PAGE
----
The remains of Cody Roman Dial, an Alaska adventurer who went missing in 2014, were positively identified after being found in Costa Rica this summer, according to his father.
In an obituary published Sunday, the Dials wrote that Cody Roman, 27, was killed when a tree fell on his camp. Foul play had previously been suspected in his disappearance.
Roman Dial said in a phone interview Monday that DNA evidence and dental records showed the remains found in Corcovado National Park were those of his son. Also, items found near the body belonged to Cody Roman. The family received DNA test results in November.
His remains were found in May by a local miner in a ravine located in the central part of the Southwest Costa Rica park. Cody Roman was last heard from in July 2014 when he emailed his father a rough itinerary of his trip.
Roman Dial said his son's passport and money were found among the remains, helping to rule out robbery. Forensic analysis of his bones showed no sign of machete or bullet wounds.
Trees fall in the area often, he said. When he was there, one almost fell on a nearby camp in the dense jungle of the park.
"I know it sounds kind of far-fetched and kind of weird but it happens a lot there and is dangerous," he said.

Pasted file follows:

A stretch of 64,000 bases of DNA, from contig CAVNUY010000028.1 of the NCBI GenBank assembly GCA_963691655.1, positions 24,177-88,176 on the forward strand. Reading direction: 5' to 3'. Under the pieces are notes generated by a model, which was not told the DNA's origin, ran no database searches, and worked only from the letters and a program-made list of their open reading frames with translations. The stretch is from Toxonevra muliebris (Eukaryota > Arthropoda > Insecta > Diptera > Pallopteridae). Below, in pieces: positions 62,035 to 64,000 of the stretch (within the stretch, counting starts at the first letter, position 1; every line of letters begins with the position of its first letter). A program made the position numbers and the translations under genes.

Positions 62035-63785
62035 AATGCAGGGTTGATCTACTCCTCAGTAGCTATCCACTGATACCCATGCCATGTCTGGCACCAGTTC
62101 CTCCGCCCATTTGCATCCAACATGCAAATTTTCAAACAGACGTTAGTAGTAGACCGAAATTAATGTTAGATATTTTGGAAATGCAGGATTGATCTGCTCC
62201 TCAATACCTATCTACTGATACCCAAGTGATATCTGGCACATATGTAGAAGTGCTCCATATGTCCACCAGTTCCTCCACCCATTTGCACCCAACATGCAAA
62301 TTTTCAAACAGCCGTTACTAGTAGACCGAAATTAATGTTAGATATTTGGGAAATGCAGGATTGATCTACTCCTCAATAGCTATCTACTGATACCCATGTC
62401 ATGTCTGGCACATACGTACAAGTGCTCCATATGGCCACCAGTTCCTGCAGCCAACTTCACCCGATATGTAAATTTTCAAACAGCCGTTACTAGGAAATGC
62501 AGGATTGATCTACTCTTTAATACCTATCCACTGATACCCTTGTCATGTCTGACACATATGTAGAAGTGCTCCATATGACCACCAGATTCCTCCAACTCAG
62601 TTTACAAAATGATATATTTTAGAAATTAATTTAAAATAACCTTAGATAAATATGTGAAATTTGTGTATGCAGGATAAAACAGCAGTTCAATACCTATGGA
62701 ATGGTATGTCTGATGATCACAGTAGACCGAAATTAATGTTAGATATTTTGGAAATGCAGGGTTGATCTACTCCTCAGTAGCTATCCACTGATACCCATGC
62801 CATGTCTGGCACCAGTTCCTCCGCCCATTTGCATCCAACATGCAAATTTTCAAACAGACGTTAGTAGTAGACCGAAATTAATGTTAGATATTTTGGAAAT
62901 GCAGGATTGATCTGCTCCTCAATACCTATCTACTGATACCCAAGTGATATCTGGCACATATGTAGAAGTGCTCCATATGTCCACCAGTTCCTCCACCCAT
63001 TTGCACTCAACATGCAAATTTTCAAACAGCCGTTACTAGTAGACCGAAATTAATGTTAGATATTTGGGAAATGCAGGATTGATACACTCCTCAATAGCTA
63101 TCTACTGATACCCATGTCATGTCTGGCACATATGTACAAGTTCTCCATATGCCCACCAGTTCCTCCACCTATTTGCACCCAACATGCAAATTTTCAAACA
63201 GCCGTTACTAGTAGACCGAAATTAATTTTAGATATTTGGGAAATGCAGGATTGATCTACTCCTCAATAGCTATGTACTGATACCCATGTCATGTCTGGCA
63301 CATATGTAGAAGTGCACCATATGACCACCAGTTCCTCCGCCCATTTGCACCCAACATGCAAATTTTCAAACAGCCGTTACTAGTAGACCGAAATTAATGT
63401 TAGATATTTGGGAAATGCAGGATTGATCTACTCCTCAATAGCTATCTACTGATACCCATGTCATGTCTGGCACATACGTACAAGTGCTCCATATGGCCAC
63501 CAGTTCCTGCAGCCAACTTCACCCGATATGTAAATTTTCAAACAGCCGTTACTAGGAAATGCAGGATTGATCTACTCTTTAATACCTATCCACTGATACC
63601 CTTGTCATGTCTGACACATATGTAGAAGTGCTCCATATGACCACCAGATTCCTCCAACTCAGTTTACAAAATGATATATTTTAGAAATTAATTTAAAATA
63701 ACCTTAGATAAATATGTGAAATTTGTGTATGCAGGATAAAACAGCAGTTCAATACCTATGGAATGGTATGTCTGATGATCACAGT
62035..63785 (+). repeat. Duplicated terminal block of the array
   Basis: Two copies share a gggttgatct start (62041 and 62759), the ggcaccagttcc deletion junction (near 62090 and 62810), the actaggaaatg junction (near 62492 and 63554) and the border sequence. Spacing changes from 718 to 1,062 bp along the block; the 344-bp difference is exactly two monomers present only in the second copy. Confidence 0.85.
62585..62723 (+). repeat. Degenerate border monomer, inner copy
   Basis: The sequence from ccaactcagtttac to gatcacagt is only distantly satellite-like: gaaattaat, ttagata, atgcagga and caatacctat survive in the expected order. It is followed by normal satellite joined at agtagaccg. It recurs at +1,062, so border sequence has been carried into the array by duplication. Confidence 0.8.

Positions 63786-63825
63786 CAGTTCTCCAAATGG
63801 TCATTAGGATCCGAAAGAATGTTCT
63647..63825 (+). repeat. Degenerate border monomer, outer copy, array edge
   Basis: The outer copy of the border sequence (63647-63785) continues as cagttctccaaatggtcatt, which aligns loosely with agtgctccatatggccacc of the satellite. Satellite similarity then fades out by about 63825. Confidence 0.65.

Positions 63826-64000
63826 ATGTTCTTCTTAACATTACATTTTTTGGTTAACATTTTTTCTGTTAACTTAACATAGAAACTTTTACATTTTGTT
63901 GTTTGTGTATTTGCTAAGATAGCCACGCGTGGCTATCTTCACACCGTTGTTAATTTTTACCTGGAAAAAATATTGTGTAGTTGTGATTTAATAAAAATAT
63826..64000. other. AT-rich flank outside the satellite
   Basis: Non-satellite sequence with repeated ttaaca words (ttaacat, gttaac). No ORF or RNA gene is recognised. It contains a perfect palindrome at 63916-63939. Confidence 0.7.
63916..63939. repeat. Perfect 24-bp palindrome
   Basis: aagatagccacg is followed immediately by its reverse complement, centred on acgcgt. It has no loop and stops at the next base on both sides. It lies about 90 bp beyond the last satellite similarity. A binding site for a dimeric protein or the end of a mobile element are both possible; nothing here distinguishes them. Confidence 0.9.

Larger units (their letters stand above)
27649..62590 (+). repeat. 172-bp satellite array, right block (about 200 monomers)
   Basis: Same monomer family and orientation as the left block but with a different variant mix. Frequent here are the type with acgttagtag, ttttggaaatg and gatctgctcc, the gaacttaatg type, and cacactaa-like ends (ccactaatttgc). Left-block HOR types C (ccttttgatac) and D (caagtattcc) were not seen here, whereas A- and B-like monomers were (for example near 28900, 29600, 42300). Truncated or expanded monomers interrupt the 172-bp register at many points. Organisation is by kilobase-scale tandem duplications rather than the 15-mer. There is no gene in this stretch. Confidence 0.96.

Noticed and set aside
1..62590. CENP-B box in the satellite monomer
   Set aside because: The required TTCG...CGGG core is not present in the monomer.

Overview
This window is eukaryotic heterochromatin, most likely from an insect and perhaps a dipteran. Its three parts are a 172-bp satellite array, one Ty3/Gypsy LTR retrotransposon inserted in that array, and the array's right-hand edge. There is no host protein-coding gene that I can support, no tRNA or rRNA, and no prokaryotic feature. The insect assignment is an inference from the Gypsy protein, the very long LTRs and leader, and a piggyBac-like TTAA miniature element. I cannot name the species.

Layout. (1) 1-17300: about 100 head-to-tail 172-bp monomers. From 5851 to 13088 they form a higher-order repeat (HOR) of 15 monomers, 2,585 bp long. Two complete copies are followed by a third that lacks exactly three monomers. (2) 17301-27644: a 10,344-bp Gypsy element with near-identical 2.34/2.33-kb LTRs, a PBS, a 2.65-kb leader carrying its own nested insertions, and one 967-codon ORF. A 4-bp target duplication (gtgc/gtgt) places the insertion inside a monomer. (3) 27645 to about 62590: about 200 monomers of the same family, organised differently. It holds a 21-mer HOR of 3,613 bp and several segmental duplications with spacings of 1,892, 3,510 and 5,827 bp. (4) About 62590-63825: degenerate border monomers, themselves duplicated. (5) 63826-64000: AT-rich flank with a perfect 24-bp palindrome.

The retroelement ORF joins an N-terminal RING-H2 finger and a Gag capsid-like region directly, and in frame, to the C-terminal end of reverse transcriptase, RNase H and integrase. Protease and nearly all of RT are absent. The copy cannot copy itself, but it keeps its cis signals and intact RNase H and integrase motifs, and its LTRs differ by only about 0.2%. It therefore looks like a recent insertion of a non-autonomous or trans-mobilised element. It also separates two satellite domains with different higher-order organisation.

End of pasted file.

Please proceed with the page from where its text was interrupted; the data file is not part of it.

Roman Dial, who was in Costa Rica when his son's remains were found, said a stove belonging to Cody Roman was found at the site heavily damaged. He said the steel fuel canister was bent and the burner connecting to it had snapped off in "such a way that it only would have broken off with tremendous force."
Roman Dial, along with others, had traveled to Costa Rica multiple times to search for his son but no evidence was found. That led him to assume the worst.
"I'd come to the conclusion that foul play was involved just because I couldn't find him," he said.
A six-episode National Geographic Channel show, "Missing Dial," documented the family's search for their son and concentrated on the theory that Cody Roman was murdered.
Roman Dial said the show left what happened to his son as inconclusive. He said it focused more on dramatizing events than being an actual documentary.
Still, Roman Dial thinks the show brought more attention to his missing son and may have led to the recovery of his remains. Trailers had begun airing for the show shortly before Cody Roman's remains were found. Roman Dial thinks that illegal miners and tour guides in the area wanted to see the case solved.
"(The show) was sort of a necessary evil. Did it help? I think it helped a lot. Did we pay a price for that help? Yeah, we did," he said. "Would I do it again knowing what we know? Yeah, I would because I feel like it helped."
Roman Dial said his son's remains were cremated and returned to Alaska. A memorial service for family and friends is scheduled for Wednesday.